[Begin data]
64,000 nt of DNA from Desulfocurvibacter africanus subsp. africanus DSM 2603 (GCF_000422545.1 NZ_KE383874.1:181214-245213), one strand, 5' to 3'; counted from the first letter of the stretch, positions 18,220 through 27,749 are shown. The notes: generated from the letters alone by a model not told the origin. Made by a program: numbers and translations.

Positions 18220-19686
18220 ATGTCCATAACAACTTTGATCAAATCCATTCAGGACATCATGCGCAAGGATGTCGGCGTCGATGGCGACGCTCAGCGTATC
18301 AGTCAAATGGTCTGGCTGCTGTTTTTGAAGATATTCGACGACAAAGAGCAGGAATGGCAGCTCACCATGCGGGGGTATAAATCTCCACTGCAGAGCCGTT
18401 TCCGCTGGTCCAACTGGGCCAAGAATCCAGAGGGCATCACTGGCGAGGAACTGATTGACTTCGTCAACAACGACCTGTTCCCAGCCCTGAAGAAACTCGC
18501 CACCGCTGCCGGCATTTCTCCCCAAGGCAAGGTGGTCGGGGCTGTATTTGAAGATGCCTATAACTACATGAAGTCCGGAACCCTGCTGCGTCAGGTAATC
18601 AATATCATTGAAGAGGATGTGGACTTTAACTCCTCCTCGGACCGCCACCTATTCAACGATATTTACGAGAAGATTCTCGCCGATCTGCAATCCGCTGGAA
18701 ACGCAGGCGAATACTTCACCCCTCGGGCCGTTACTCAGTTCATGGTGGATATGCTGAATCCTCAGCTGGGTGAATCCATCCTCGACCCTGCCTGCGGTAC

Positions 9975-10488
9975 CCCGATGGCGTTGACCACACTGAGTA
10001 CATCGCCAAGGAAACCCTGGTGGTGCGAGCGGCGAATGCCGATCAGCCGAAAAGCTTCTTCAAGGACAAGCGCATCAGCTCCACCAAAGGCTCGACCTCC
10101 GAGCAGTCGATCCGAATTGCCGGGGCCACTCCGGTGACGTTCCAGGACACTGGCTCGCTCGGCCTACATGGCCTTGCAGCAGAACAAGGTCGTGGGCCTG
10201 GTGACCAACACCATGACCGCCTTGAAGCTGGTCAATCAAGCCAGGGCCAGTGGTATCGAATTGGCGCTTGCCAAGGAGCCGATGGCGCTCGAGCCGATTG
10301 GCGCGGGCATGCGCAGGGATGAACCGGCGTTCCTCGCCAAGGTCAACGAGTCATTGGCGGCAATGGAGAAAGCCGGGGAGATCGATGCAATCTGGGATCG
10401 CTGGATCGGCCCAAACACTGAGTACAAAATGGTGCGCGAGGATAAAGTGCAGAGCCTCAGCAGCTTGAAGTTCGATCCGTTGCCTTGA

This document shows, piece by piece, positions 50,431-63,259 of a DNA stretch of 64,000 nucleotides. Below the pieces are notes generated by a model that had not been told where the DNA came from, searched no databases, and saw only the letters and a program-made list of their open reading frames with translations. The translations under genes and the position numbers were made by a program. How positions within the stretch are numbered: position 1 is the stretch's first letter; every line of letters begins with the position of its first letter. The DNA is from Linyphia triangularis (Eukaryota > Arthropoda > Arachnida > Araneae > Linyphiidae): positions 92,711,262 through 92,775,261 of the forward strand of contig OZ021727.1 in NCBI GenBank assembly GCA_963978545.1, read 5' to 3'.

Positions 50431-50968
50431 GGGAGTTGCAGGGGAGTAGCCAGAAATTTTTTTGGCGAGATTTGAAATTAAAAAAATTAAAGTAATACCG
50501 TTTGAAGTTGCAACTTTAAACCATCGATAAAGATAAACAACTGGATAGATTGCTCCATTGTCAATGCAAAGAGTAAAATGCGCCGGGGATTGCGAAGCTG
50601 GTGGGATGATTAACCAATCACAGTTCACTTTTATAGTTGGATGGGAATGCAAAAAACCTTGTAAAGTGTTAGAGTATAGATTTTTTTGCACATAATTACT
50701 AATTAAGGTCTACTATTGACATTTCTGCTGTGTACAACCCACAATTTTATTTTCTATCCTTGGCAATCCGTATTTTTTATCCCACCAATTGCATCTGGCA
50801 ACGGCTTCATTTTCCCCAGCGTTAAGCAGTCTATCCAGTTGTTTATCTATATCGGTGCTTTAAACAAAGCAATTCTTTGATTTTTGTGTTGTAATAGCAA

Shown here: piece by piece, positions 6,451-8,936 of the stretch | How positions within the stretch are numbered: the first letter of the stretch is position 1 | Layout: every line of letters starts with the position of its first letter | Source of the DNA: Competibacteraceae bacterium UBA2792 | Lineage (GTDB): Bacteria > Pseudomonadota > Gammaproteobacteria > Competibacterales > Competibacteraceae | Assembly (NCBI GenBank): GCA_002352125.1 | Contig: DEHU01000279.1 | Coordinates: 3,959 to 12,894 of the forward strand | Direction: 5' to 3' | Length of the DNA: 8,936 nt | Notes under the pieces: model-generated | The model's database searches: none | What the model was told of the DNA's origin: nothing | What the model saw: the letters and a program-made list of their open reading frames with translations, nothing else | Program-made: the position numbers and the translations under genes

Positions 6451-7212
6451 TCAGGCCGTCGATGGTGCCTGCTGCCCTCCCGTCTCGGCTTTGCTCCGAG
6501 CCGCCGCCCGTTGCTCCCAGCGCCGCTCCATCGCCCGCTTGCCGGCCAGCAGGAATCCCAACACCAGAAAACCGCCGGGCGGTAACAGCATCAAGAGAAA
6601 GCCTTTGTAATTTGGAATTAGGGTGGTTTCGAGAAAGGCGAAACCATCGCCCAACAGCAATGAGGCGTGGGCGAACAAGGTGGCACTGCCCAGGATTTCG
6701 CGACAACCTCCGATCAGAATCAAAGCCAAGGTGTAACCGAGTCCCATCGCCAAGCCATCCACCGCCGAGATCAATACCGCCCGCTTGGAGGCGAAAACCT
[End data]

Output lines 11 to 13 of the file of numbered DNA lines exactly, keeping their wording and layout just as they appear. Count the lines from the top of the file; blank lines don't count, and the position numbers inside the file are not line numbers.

10001 CATCGCCAAGGAAACCCTGGTGGTGCGAGCGGCGAATGCCGATCAGCCGAAAAGCTTCTTCAAGGACAAGCGCATCAGCTCCACCAAAGGCTCGACCTCC
10101 GAGCAGTCGATCCGAATTGCCGGGGCCACTCCGGTGACGTTCCAGGACACTGGCTCGCTCGGCCTACATGGCCTTGCAGCAGAACAAGGTCGTGGGCCTG
10201 GTGACCAACACCATGACCGCCTTGAAGCTGGTCAATCAAGCCAGGGCCAGTGGTATCGAATTGGCGCTTGCCAAGGAGCCGATGGCGCTCGAGCCGATTG